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So after thinking about it, I have purchased a new domain, http://begg.digital/. There have been many, many new top level domains launched recently.
I've also taken the opportunity to refresh the Begg Digital website as well. There is now a link to the various tools I've created to help the Python Community, and there is some more pages to come soon too. The underlying code got a significant upgrade as well (there is a saying about a builder's house...)
Hopefully there will be some more news soon.
I have updated the py3progress site. I really should automate it sometime, since the last update was in September.
Since the whole of 2013 is now up, I think we should review what happened.
So the first thing that jumps out at me is there is less red and more green. That's great! Concretely, the percentage of the top 200 that supports Python 3 has gone from 51% (103) to 69% (138), and it's up another 5% in the first two months of 2014.
The oldly consistent period in the middle of the year was when the mirror team changed how that worked PyPI changed to providing downloads via a CDN (Content Delivery Network) [UPDATE: 2014-04-11] and the stats took a week or so to be updated. In some ways, the data after that point might not be as accurate to the actual popularity of the packages, but we are only really worried about the indictive relative popularity and the data should be good enough.
Not long after, the ssl module races up from outside the top 200 to in the top 10. It's clearly visible as it is in Python 3 and therefore in light blue. I'm not sure what has driven it's increase, perhaps a popular package now depends on it?
About 5 projects changed to python 2 only during the year. On the whole they have lost popularity. Some even dropped out of the top 200.
I note from the python3wos page that December 2013 marked 5 years since Python 3.0 was first released. Python 3.3, which has a few features that support added backward compatibility, was released September 2012. Python 3.4 is currently at the release cadidate stage.
So looking at the Python3 Wall of Superpowers today, 149 of the top 200 downloads support Python 3. Let's look at some of the the one's that aren't.
Boto is the highest ranked non-python 3 package at 3rd. It is an library for interacting with AWS services. Python-cloudfiles depends on this and is further down the list.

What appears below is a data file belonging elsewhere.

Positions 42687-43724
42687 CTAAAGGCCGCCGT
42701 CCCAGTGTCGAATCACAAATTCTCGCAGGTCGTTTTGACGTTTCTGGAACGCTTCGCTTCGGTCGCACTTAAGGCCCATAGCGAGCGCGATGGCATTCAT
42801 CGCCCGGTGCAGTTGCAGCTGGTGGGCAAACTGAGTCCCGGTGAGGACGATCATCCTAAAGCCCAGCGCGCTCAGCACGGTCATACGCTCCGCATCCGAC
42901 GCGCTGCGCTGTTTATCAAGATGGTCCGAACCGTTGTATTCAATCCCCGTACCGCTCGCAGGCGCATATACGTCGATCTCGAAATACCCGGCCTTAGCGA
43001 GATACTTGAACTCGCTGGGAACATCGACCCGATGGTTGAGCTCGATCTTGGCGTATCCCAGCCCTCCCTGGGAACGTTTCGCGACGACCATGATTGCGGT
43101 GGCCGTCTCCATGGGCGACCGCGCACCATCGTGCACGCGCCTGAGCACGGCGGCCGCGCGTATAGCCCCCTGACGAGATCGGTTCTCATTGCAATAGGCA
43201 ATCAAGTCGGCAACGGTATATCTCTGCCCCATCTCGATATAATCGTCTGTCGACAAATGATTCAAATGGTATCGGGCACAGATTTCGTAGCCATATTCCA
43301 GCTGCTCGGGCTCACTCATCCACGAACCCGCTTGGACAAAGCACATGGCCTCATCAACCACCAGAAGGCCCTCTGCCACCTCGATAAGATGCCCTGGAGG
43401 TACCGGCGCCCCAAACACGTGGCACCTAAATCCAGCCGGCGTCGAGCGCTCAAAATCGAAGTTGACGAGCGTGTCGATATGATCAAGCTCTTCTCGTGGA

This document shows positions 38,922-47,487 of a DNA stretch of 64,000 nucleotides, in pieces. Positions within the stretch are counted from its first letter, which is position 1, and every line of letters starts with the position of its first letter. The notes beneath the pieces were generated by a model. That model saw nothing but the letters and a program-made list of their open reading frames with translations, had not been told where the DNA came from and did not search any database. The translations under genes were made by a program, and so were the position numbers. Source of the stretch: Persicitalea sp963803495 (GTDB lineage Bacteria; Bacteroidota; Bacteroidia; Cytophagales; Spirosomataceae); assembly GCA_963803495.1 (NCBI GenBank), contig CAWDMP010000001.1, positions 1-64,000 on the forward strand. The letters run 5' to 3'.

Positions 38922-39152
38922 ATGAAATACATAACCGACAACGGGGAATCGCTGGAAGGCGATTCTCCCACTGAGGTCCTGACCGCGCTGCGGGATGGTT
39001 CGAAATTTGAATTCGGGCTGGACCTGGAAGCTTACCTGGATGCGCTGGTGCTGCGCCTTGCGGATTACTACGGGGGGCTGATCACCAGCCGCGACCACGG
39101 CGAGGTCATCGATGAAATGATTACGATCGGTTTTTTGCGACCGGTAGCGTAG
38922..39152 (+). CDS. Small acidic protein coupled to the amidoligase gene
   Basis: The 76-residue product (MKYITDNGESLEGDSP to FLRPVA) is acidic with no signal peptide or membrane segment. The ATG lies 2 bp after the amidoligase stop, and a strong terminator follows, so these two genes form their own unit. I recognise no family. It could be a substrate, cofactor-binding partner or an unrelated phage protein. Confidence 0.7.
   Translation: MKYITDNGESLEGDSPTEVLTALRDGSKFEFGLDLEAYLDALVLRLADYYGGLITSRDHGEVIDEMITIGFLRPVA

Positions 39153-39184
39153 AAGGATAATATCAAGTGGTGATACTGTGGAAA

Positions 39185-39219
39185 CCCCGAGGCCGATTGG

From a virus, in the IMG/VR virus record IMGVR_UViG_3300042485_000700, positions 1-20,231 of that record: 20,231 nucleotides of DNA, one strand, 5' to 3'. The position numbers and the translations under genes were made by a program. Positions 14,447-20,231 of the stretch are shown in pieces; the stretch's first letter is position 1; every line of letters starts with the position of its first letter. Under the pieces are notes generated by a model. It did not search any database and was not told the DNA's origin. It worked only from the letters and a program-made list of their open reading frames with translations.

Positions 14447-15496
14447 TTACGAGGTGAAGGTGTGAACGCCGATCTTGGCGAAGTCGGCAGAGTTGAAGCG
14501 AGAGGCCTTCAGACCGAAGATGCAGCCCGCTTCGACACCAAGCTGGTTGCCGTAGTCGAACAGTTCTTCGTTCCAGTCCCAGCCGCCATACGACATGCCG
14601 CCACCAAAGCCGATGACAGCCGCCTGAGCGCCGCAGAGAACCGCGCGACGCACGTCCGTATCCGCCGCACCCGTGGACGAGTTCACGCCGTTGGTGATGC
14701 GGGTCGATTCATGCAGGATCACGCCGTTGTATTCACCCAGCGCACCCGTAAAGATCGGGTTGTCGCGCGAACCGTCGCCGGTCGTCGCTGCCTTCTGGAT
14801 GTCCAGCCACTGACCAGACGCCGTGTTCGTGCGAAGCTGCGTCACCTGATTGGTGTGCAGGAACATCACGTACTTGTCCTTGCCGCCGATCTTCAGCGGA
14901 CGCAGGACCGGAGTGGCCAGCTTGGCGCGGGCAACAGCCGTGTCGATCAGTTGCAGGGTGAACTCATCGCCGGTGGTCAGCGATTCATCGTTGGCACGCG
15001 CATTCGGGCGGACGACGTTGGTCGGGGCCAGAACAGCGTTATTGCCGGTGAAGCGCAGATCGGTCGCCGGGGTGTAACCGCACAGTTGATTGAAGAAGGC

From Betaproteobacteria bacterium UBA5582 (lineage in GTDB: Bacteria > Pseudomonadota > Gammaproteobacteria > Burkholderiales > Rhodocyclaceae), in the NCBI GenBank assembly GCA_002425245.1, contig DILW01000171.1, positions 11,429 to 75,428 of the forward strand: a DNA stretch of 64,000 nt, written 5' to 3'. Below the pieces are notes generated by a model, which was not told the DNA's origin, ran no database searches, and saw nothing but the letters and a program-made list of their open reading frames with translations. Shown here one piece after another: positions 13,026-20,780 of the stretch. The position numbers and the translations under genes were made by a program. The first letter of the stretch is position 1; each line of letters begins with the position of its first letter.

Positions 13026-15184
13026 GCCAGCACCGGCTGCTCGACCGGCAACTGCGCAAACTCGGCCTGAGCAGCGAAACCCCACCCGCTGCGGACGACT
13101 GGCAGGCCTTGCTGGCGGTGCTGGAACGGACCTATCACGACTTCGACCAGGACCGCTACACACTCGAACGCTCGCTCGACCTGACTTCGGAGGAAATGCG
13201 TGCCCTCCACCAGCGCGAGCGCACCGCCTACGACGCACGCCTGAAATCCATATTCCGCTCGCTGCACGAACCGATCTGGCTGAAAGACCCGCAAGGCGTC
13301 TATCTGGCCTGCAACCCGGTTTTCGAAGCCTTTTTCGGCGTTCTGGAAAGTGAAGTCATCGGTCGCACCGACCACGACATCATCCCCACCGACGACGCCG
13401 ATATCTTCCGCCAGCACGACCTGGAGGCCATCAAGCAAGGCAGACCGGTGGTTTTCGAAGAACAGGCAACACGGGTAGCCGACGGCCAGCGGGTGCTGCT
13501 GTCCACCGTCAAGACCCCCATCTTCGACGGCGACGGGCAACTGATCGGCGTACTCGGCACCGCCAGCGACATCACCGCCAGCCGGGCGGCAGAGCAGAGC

Paste (18th), the web framework, is next. It hasn't been updated since 2010.
Paramiko (22nd) is a SSH library, which from the github issue appears to be under active porting. Paramiko is something I use in multiple ways. One is Farbic, a remote execution tool used for deployment and automation, which is 37th and will be ported once paramiko is ported.
Just above Farbic at 35th is the MySQL-python library. This also appears to be not too far away from having a working python3 version.
The first python 2 only package is meld3 (56th), a templating library. The second is more important to me, Twisted, at 76th. Twisted is an asynchronous networking frameork and it's used by other packages on the list, such as carbon (52nd) and graphite-web (53rd). Unusally, the python 2 only tag has a slightly different to the Twisted project - they have an active project to port to Python 3, it's just a really, really big job.
Python 3 makes a significant improvement, mostly removing old wrinkles and being clearer about bytestring/unicode datatypes. The transition is ongoing (like IPv6), and a good portion of the libraries people use will need to support Python 3 before a bulk of developers will start developing with Python 3 (even though it's technically better). I'm looking at what packages I use and hope to soon start using Python 3 for some things.
One of the issues developing in Python is keeping a track of security updates of dependencies, such as libraries. While I could subsrcibe to every mailing list and check all the websites regularly, that is a lot of work.
Most packages in the Python environment are released on PyPI, also known as the Cheese Shop. This site lists over 33,000 packages. Handily, PyPI provides a API to query what packages are available and what versions of the packages are there. It doesn't, however, let you know when a package important to you it updated.
So I created ReqFile Check (warning, self-signed certificate). I created this website to track what package I'm using and send me an email alert when one is updated. Today it helpfully told me there was an update to South, and checking the website for South shows that it fixes a bug I had encounted.